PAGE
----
Children in foster care make better educational progress than vulnerable children who remain with troubled families, research suggests.
Oxford and Bristol university researchers calculated that the difference amounted to at least six GCSE grades at 16.
However, the results of students in both groups were not as good as pupils in the general population.
The GCSE results of 640,000 teenagers in England in 2013 were examined.
Around 14,000 of these were deemed to be “in need” but were still living with their birth parents, supported by social workers, and their results were not as good as the total of just over 6,000 pupils who were in care.
Children did better at school “once they felt safe and secure”, said Prof David Berridge of Bristol University.
The longer that vulnerable children remain in foster care the better they do, the researchers add.
At GCSE, 16-year-olds who had spent at least a year in foster care achieved better grades, equivalent to at least six grades overall, than children in other forms of care.
These differences persisted even after differences in the number of children with special educational needs in each of the groups were factored in, say the researchers.
In interviews, foster children told the researchers that escaping abuse, hunger and intimidation – and gaining encouragement, discipline and the sense of being cared about, made the biggest difference.
“Young people told us that coming into care had benefitted them educationally,” said Prof Berridge.
“They said they could only do well at school once they felt safe and secure, that they mattered to someone and that their birth families were also being supported. If all this was in place then teachers could help them make progress.
“Carers, teachers and social workers need to work together to achieve this.”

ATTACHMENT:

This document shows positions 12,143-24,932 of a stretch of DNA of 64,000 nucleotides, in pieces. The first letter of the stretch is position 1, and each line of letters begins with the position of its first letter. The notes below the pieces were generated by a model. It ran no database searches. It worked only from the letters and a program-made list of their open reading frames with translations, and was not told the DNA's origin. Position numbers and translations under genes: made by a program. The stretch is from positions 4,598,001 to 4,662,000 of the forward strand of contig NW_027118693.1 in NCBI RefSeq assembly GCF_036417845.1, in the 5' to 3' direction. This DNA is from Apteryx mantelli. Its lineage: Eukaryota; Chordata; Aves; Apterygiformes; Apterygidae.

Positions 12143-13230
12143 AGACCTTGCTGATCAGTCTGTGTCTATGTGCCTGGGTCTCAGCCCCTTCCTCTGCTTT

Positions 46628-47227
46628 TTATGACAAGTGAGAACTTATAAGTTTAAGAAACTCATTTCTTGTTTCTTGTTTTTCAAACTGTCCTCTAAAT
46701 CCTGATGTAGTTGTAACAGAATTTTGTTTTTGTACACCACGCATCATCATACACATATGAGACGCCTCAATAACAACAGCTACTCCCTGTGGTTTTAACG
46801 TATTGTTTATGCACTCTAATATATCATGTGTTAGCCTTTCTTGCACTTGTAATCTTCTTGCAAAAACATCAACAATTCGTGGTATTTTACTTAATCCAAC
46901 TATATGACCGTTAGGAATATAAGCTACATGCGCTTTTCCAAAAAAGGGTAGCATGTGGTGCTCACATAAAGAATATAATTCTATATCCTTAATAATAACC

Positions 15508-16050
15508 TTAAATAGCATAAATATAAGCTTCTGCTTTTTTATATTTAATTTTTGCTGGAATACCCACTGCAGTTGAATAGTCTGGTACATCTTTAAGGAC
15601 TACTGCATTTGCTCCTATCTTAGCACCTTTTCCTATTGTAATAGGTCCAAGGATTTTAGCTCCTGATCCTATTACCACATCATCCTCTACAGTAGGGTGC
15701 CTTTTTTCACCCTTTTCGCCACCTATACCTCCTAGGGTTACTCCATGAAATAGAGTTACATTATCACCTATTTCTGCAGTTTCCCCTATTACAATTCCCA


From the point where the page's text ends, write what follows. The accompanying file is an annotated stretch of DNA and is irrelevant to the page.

The research suggested the care system acted as a protective factor educationally – countering theories that going into care could be detrimental, he added.
In particular, a stable environment helps limit absences from school, another important factor, say the researchers.
The study, funded by the Nuffield Foundation, found pupils in care dropped at least two GCSE grades for every 5% of classes missed.
Prof Judy Sebba, director of Oxford University’s Rees Centre for Research in Fostering and Education, said the findings showed frequent changes of school also damaged educational attainment.
“We believe such moves should be avoided, particularly in the two years leading up to GCSE exams,” said Prof Sebba.
Debbie Barnes, of the Association of Directors of Children’s Services, described the report as “an invaluable part of helping us to better understand the experiences of these vulnerable children and to make sure that both the education and care system is built to meet their individual needs”.
Children’s minister Edward Timpson said it bore out his own experience of growing up with foster brothers and sisters.
“I’ve seen first-hand just how education coupled with a stable home environment can transform the lives and futures of some of our most vulnerable children.”
Mr Timpson said recent government rule changes would allow foster children to remain with their families until 21, while fostering was now recognised as a placement in its own right “providing young people with greater stability as they prepare for independence and adult life”.